A vegetable peeler is a kitchen tool that will change the way you spread cold butter. Instead of struggling with your knife, try scraping your butter with a Y-shaped vegetable peeler lengthwise. Instead of ending up with pats of butter, you'll find that these ribbons are much easier to place on top of your toast daintily. You also won't have to contend with contaminating the remainder of the butter stick with the crumbs from the bread. This hack can also be applied to buttering proteins and vegetables; it means you won't end up sinking your teeth into a pat of butter when you bite your corn on the cob. 

6. Sous vide your steak in butter

Steak and butter have always been an inseparable pair. But the best way to combine the two is to slowly cook steak in a butter bath. Rather than searing your steak before topping it with a pat of butter, you will want to submerge it in delicious melted butter. The butter should be kept at a low temperature (around 122 degrees Fahrenheit) to prevent it from burning. Allow your steak to braise for at least 40 minutes or until the meat reaches an internal temperature of 120 degrees Fahrenheit. Then, sear your steak for about a minute on each side to develop the perfect crust and lock in all of that moisture. 

You can also rest your steaks in a puddle of clarified butter to allow the steak to absorb the fatty flavors and make it even juicier. Regardless of your chosen method, we assure you it's worth the calories.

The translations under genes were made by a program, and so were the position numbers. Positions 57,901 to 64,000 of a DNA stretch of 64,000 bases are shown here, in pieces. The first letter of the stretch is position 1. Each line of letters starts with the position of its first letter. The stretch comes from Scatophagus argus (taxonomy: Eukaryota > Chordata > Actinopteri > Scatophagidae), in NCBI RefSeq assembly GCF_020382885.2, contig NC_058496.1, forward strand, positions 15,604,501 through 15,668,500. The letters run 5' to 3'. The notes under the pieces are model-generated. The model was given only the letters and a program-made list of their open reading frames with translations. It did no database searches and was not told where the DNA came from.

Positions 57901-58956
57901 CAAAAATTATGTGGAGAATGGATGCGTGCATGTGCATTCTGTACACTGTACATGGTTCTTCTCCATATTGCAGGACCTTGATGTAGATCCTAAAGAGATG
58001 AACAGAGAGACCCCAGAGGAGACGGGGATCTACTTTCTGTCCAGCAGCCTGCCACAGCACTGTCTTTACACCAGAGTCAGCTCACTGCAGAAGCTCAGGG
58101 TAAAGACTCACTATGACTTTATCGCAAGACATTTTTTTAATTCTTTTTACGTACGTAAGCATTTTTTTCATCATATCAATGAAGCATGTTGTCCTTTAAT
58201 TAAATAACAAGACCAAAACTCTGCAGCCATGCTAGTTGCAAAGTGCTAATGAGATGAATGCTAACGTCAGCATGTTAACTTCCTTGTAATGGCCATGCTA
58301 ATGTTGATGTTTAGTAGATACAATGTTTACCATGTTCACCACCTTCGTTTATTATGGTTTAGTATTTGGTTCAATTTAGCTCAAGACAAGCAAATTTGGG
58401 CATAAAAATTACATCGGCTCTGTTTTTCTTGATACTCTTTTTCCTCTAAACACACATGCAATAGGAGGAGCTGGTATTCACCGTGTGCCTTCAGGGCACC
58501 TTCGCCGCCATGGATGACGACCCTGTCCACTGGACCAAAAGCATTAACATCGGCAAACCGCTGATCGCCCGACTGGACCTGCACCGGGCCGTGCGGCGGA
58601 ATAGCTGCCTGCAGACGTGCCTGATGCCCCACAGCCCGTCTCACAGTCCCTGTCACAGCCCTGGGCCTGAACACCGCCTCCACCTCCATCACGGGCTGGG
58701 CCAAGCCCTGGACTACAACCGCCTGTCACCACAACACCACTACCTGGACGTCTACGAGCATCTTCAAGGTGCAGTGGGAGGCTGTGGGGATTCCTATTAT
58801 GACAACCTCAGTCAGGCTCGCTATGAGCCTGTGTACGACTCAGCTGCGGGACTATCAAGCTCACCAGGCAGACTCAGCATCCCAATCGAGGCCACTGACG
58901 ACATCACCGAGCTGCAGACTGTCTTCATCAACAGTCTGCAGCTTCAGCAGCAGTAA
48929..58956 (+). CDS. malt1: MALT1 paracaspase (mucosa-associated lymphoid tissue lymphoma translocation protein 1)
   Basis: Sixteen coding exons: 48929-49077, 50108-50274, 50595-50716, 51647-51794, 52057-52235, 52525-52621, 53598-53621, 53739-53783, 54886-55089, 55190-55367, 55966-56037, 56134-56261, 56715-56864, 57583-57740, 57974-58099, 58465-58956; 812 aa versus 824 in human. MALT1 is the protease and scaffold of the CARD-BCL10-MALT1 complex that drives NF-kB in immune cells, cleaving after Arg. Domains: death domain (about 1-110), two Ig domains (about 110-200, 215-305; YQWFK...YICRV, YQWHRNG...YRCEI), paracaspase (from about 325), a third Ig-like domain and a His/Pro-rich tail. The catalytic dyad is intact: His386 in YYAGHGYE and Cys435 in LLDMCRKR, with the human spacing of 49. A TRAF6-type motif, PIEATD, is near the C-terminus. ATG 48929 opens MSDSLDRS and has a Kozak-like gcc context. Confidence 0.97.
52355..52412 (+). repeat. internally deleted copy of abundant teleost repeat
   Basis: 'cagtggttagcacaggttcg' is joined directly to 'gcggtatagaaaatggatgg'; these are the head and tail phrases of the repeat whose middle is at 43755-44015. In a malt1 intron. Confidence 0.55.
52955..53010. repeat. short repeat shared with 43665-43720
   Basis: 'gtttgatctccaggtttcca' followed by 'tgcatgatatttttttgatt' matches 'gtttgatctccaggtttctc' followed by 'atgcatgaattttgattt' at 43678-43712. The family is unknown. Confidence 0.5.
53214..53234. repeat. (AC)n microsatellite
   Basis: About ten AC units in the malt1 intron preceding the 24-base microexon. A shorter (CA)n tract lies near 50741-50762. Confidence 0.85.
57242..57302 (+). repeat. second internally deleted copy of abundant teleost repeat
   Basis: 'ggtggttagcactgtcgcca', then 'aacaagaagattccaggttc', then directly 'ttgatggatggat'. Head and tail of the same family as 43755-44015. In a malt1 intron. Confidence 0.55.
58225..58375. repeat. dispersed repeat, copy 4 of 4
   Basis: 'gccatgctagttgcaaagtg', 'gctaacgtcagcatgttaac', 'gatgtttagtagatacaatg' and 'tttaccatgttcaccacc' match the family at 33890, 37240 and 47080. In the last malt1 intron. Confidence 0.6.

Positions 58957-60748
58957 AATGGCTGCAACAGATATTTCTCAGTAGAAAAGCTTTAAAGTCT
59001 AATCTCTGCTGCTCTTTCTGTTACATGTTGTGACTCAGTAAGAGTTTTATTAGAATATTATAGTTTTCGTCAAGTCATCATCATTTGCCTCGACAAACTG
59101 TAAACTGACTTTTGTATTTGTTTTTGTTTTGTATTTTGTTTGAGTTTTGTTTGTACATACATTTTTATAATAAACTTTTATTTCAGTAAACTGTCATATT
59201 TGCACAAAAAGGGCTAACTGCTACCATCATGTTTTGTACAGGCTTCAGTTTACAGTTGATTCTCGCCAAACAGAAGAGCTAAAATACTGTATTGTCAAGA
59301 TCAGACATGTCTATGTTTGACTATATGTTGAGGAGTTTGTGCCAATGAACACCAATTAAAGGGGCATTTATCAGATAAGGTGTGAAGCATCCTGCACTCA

7. Use your microwave to clarify butter easily

Although it is often wrongly called "brown butter," clarified butter is made by removing the milk solids and water, thus leaving behind only the cooking fat. Clarified butter, of which ghee is a type, is widely used around the world because it retains its buttery flavor and has a higher smoke point than other butter varieties. You'll often see it as a dip for lobster, spread on naan, or as the base for a Hollandaise sauce. 

While you can purchase clarified butter from the store, Ina Garten has a simple method for clarifying butter at home. Rather than meticulously boiling, skimming, and straining the butter at her stove, Garten turns to an easier option: her microwave. The Barefoot Contessa places the butter in a microwave-safe cup and melts it for 30 seconds. Then she pours off the fat from the top of the cup and leaves behind the milk solids.

8. Keep butter on the counter for a few days for easy spreading

There is a ton of misinformation floating around as to what foods you actually have to refrigerate. You can store butter on the counter for up to two days, so long as it is pasteurized (which most American butter varieties are). Since butter contains a high fat content and very little water, it is not hospitable to foodborne illnesses.